OPAMP feedback resistors

Discussion in 'Homework Help' started by Xispas, Feb 22, 2014.

  1. Xispas

    Thread Starter New Member

    Feb 22, 2014
    Hi the am new here so first i'd like to say hello every one.
    I am student of HNC in electronics and i have a questions for an assignment which am not sure what to answer in suming inverting amplifier, why the feedback resistor have to be not too big not too small?
    Thank you very much for any help.
  2. MrChips


    Oct 2, 2009
    Welcome to AAC. I have moved your post to a new thread. The original thread belongs to the original poster (OP). To ask a new question on someone else's thread is called hijacking and is not allowed.

    Since this is for an assignment the proper forum to ask this question is "Homework Help". On this forum you are expected to show what you already know about the subject matter.
  3. ericgibbs

    Senior Member

    Jan 29, 2010
    hi X,
    For starters.
    Considering higher values of Rin and Rfb, look at the OPA datasheets for OPA input bias currents.
    For low values consider the loading of the source that drives the OPA inputs.

    There are other factors which govern the optimum choice of values, it depends upon the application.

    Do you have a practical example of OPA circuit you could post.?

  4. LvW

    Active Member

    Jun 13, 2013
    It is the main advantage of opamp circuits with feedback that the gain primarily is determined by the external components only.
    However, this is only possible if all non-ideal properties of the opamp can be neglected.
    That means: During gain calculation we assume the input resistances to be infinite (no signal currents into the amplifier) and the output impedance to be zero.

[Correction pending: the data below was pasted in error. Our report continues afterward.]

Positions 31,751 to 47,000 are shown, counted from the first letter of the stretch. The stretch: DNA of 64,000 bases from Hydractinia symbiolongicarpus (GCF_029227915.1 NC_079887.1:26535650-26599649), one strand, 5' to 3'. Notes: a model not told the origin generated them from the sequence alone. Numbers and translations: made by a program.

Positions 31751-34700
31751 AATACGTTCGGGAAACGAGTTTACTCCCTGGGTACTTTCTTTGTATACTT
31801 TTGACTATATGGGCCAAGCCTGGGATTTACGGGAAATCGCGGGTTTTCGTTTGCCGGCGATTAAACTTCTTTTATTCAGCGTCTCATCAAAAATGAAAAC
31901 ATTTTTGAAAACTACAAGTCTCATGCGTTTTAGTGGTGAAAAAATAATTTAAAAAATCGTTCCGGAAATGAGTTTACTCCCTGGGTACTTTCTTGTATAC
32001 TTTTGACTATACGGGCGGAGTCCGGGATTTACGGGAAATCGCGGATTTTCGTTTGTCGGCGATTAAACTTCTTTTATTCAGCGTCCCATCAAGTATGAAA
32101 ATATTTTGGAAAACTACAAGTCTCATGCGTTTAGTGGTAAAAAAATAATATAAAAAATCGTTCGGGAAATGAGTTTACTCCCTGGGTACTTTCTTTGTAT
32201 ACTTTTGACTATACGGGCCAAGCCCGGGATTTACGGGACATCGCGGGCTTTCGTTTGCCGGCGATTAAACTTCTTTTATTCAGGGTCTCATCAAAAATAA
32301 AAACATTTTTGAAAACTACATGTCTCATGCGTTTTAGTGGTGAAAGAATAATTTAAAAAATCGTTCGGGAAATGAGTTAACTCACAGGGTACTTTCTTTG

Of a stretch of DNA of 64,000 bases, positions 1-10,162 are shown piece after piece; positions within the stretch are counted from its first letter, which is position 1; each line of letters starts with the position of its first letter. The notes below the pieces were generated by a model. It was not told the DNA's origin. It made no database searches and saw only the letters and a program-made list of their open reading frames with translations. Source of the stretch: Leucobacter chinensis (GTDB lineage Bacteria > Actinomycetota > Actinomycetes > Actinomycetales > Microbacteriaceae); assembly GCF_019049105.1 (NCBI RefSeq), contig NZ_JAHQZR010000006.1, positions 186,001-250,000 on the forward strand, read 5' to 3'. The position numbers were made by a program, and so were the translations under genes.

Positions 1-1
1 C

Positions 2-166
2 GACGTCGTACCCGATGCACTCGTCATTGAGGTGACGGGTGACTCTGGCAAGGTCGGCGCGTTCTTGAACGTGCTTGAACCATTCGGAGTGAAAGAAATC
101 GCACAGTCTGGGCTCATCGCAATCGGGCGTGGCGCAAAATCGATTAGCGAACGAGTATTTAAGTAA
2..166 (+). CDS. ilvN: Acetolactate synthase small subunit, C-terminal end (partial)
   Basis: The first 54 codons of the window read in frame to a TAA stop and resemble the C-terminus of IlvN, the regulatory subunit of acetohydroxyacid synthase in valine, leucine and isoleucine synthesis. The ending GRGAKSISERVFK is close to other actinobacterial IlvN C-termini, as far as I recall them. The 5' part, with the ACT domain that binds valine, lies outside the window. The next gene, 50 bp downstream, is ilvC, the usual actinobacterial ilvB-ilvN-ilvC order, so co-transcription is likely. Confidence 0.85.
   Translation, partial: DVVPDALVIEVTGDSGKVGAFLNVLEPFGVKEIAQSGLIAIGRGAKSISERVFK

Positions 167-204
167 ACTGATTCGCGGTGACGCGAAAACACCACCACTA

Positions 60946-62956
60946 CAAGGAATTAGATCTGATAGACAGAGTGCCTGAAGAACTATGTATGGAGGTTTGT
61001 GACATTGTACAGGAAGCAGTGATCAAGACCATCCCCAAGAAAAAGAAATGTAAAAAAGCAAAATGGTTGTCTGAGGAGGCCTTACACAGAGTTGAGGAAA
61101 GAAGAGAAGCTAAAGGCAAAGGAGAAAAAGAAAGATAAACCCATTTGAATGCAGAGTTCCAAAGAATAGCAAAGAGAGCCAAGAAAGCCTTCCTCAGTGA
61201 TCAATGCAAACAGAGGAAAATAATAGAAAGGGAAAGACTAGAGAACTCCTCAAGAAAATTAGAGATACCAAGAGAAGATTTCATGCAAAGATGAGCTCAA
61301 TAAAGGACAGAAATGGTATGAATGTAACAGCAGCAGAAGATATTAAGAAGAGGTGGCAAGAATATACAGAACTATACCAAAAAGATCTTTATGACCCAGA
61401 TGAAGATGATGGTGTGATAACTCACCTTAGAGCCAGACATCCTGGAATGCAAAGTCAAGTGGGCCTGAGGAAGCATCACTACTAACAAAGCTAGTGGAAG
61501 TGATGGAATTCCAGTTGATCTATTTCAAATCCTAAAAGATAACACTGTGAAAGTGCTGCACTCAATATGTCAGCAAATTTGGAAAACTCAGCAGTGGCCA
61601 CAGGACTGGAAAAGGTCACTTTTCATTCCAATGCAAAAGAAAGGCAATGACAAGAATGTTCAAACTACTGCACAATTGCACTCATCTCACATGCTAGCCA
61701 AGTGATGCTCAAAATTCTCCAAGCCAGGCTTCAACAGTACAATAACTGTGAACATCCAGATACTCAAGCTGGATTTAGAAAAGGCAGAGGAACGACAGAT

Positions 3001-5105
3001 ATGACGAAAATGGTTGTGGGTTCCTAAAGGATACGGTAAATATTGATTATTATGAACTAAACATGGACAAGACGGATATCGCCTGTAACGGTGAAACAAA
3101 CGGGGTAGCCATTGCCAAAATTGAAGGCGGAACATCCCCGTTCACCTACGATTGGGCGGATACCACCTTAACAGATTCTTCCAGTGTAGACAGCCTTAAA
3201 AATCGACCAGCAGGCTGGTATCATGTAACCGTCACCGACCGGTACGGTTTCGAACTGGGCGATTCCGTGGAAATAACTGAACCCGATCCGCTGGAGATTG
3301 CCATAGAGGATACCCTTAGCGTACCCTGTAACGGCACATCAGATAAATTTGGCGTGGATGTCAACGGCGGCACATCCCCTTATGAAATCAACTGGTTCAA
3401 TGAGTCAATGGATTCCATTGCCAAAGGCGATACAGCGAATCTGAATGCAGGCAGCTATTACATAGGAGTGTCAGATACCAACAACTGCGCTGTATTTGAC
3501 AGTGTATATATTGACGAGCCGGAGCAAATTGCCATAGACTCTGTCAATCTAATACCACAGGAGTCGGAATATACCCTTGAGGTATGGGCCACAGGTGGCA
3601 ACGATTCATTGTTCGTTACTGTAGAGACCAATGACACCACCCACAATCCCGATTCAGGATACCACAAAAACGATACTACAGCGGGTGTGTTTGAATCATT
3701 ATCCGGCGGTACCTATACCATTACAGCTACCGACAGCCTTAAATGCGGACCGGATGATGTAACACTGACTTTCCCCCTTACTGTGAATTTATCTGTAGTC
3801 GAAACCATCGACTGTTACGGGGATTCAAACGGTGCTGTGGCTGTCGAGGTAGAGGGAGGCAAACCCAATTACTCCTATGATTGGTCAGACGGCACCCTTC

This leads to the simple formulas (A,inv=-R2/R1 and A,noninv.=1+R2/R1.

    As a consequence the resulting error can be kept in acceptable limits only if the external componenets allow such a simplification.
    Hence, the resistors used should be large if compared with the real output impedance and small if compared with the real input impedance.
    Thus, as a rule of thumb you should try to restrict the resistance range to values between app. (500...500k)Ohms.
  5. ErnieM

    AAC Fanatic!

    Apr 24, 2011
    Well... the short answers is "it depends." Once while working on an amp requiring "as much gain as possible" (we settled on about 31) at 3MHz I learned all about input pin capacitance.

    Seems each pin on a package actually has capacitance! And the input resistors to an op amp form a RC circuit with that cap limiting the bandwidth.

    So... long story short, to get sufficient gain at 30MHz I needed to drop the input resistor to 50 ohms. My source had no trouble driving this so it all played together, but the voltage amp then turned into the major user of current in the device.
  6. BytetoEat

    New Member

    Mar 5, 2014
    That is really interesting.. Crazy to think about the rc effects on those pins !
  7. WBahn


    Mar 31, 2012
    It's not just the RC effects. The bond wires within the package also have inductance and those can come into play at some point as well. For some pins we would specify multiple bond wires in order to reduce the inductance (it also reduces the resistance, so which is the driving factor depends on the situation). Since the same die mounted in different packages will result in different bond wire lengths, the choice of package can become very important (and for reasons other than this, of course).